Broadway Box-Office Analysis, Jan. 12-19: Love for Honeymoon Fills the Theatre and It's Only a Play Comes Up Short

News   Broadway Box-Office Analysis, Jan. 12-19: Love for Honeymoon Fills the Theatre and It's Only a Play Comes Up Short
Playbill's new weekly feature examines the box-office trends of the past week.


Broadway rebounded just a little this week, collecting $24,414,288 among its 29 running shows. That showed a slight rise of a bit more than half a million over last week, when cumulative box office took a tumble from its state in late 2014, owing to the shuttering of eight shows. Average paid admission was $103.21, up a buck and change from $102.13 last week.

Two long-runners — Motown and Rock of Ages — closed Jan. 18. Motown, which announced this past week that it had recouped its investment, played to 90% capacity houses. Box office was up more than $200,000 over nine performances (the biggest box-office surge along Broadway last week), to $1,299,340, for the musicals' final week, and attendance stood at 12,196.

Rock of Ages enjoyed nearly sold-out houses — 97% to be exact — for its last week on Broadway. Box office was 87% of the potential, as both ticket sales and attendance were up slightly.

Two shows opened to positive reviews this week. The new play Constellations, at the Friedman, starring Jake Gyllenhaal and Ruth Wilson, had a nearly sold-out week, playing to 99.62% filled houses. The gross was 55% of the possible take. Honeymoon in Vegas, meanwhile, which has been limping along at the box office for weeks, saw its best seven days yet, running before houses that were 82% filled — arguably a response, in part, to very positive reviews. Box office was still a lowly 43%, but that number is partly owing to the number of press seats dispensed over the week. Next week’s numbers will be a better barometer as whether Honeymoon’s trip to Broadway will be short or long.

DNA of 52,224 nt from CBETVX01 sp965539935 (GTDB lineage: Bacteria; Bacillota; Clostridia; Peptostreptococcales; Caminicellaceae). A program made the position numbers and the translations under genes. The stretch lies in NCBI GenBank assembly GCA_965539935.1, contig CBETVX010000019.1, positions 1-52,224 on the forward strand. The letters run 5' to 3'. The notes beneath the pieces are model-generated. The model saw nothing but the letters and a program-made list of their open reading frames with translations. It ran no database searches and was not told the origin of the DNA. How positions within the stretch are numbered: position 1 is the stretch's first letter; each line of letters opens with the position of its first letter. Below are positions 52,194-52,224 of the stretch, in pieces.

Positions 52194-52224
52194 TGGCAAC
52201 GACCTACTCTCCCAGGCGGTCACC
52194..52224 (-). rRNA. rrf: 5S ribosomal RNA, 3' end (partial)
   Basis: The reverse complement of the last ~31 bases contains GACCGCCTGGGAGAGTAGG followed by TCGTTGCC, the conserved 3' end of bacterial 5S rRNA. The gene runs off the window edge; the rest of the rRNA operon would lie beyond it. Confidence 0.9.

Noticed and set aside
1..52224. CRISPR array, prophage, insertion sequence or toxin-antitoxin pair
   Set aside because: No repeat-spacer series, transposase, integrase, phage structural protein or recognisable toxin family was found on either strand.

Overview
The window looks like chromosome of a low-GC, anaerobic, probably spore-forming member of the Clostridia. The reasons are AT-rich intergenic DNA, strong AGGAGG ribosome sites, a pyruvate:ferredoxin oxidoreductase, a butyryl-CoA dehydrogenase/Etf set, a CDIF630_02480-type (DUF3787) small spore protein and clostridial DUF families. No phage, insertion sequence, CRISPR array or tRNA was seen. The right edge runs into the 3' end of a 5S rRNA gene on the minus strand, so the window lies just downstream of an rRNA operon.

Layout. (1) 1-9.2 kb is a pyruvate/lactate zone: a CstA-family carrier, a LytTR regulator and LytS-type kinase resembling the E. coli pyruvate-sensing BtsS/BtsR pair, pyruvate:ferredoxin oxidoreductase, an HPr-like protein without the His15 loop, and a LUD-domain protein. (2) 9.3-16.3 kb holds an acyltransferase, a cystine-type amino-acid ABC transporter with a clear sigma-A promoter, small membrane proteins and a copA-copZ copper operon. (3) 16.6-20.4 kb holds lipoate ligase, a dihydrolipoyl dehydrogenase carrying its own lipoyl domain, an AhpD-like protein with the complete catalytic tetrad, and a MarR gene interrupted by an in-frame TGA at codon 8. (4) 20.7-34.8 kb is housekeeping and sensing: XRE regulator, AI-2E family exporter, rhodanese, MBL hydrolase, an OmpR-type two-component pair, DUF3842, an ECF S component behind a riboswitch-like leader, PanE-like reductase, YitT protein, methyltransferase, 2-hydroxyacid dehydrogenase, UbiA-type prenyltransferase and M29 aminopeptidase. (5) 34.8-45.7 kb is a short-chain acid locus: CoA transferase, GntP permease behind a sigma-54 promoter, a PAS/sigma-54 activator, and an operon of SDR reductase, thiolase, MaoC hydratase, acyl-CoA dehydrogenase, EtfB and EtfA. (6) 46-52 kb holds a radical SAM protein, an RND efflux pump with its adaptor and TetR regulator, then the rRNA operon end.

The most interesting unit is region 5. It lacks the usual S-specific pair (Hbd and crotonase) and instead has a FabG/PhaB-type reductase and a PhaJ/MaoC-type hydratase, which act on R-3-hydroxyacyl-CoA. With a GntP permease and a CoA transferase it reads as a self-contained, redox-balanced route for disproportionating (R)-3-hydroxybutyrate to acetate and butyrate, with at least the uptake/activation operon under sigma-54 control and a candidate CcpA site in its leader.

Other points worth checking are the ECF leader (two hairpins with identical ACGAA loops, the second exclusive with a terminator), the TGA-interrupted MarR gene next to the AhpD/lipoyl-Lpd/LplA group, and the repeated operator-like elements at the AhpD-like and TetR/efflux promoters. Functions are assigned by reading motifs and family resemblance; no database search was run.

It’s Only a Play ran before seats that were 86% full in its last week at the Schoenfeld. It will reopen at the Jacobs Jan. 23. Numbers with the new Martin Short-headed cast are still down from the revival’s Nathan Lane days. Performance played to 86% capacity, and box-office gross was 61%.

The Idina Menzel starrer If/Then, which announced recently that it would close in late March, enjoyed 86%-capacity crowds and a 61% draw on potential box office at the Richard Rodgers.

Few shows ever approach The Book of Mormon’s average paid admission numbers. But last week The Elephant Man came without shouting distance. The average ticket price for the Bradley Cooper vehicle was $170.55, only $19 less than Mormon’s figure.

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